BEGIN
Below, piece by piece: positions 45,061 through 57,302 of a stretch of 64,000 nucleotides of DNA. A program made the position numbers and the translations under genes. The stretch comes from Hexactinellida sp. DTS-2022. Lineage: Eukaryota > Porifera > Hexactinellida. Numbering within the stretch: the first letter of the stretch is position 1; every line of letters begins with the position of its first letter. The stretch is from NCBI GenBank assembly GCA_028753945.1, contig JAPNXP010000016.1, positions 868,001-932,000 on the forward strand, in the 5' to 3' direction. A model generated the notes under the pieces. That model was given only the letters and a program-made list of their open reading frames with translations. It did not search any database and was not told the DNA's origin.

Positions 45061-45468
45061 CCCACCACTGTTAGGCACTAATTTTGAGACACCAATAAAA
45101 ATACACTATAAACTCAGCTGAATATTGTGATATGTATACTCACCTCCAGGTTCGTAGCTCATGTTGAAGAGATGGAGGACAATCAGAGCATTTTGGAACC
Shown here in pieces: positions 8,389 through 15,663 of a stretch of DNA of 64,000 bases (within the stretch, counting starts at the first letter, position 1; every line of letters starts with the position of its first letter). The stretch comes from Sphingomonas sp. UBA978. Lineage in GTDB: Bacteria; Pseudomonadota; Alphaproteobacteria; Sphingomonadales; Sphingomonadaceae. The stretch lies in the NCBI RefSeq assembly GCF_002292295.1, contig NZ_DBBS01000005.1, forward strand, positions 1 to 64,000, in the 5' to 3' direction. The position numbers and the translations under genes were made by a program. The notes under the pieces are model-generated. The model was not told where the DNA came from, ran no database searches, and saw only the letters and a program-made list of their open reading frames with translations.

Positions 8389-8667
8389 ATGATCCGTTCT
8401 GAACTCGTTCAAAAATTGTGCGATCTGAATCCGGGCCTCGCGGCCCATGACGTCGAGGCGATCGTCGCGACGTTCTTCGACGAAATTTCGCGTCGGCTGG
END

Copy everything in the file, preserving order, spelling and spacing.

Below, piece by piece: positions 45,061 through 57,302 of a stretch of 64,000 nucleotides of DNA. A program made the position numbers and the translations under genes. The stretch comes from Hexactinellida sp. DTS-2022. Lineage: Eukaryota > Porifera > Hexactinellida. Numbering within the stretch: the first letter of the stretch is position 1; every line of letters begins with the position of its first letter. The stretch is from NCBI GenBank assembly GCA_028753945.1, contig JAPNXP010000016.1, positions 868,001-932,000 on the forward strand, in the 5' to 3' direction. A model generated the notes under the pieces. That model was given only the letters and a program-made list of their open reading frames with translations. It did not search any database and was not told the DNA's origin.

Positions 45061-45468
45061 CCCACCACTGTTAGGCACTAATTTTGAGACACCAATAAAA
45101 ATACACTATAAACTCAGCTGAATATTGTGATATGTATACTCACCTCCAGGTTCGTAGCTCATGTTGAAGAGATGGAGGACAATCAGAGCATTTTGGAACC
Shown here in pieces: positions 8,389 through 15,663 of a stretch of DNA of 64,000 bases (within the stretch, counting starts at the first letter, position 1; every line of letters starts with the position of its first letter). The stretch comes from Sphingomonas sp. UBA978. Lineage in GTDB: Bacteria; Pseudomonadota; Alphaproteobacteria; Sphingomonadales; Sphingomonadaceae. The stretch lies in the NCBI RefSeq assembly GCF_002292295.1, contig NZ_DBBS01000005.1, forward strand, positions 1 to 64,000, in the 5' to 3' direction. The position numbers and the translations under genes were made by a program. The notes under the pieces are model-generated. The model was not told where the DNA came from, ran no database searches, and saw only the letters and a program-made list of their open reading frames with translations.

Positions 8389-8667
8389 ATGATCCGTTCT
8401 GAACTCGTTCAAAAATTGTGCGATCTGAATCCGGGCCTCGCGGCCCATGACGTCGAGGCGATCGTCGCGACGTTCTTCGACGAAATTTCGCGTCGGCTGG